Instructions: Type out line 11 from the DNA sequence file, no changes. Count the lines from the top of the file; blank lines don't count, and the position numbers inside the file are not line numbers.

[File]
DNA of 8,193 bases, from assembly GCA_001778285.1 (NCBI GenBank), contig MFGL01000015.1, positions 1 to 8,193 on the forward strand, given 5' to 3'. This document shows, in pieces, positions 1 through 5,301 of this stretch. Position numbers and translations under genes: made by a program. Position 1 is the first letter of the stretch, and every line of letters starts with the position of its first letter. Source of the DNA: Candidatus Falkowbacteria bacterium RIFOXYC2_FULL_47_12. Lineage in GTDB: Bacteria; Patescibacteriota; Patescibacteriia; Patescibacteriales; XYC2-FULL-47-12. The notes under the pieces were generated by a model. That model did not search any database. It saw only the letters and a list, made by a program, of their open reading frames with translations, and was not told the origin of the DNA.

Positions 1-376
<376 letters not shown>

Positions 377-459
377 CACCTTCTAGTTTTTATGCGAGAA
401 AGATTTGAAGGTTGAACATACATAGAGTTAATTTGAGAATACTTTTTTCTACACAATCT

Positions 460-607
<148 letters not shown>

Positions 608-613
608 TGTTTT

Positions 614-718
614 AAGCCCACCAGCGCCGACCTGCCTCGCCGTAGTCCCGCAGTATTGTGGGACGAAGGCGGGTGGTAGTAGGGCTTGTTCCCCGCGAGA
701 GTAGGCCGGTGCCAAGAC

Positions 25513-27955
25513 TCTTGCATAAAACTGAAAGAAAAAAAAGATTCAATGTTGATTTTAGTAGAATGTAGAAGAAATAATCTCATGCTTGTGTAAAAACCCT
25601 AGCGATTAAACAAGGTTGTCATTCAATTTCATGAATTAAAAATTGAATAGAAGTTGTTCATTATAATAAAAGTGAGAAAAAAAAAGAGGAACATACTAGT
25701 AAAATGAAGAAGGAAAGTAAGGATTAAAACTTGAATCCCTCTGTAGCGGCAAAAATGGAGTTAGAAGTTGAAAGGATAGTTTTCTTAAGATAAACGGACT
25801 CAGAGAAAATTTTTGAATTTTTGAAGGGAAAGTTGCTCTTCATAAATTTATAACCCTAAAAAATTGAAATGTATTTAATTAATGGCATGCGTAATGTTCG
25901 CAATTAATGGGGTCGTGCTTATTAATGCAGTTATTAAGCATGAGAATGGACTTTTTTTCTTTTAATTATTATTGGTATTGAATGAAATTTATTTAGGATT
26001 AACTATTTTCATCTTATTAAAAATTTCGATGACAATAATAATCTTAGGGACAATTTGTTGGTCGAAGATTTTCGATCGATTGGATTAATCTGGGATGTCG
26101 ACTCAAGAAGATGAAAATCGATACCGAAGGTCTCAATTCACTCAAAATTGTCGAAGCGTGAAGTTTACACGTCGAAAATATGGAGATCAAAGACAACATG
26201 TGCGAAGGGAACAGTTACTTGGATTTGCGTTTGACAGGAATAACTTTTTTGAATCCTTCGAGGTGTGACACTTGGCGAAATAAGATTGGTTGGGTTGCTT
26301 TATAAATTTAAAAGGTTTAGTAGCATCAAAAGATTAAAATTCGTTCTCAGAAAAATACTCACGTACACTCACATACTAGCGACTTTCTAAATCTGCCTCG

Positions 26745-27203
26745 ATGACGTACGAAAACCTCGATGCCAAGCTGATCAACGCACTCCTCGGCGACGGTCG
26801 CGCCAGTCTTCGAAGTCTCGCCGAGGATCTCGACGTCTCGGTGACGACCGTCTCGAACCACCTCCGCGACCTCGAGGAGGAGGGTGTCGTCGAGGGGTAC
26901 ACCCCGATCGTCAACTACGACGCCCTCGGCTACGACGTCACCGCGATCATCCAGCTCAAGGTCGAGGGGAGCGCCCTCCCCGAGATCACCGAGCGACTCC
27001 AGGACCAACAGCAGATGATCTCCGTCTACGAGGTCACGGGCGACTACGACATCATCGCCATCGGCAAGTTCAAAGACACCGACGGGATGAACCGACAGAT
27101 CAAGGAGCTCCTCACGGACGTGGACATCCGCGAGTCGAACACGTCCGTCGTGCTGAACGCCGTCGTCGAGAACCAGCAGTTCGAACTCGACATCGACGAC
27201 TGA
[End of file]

Positions 614-718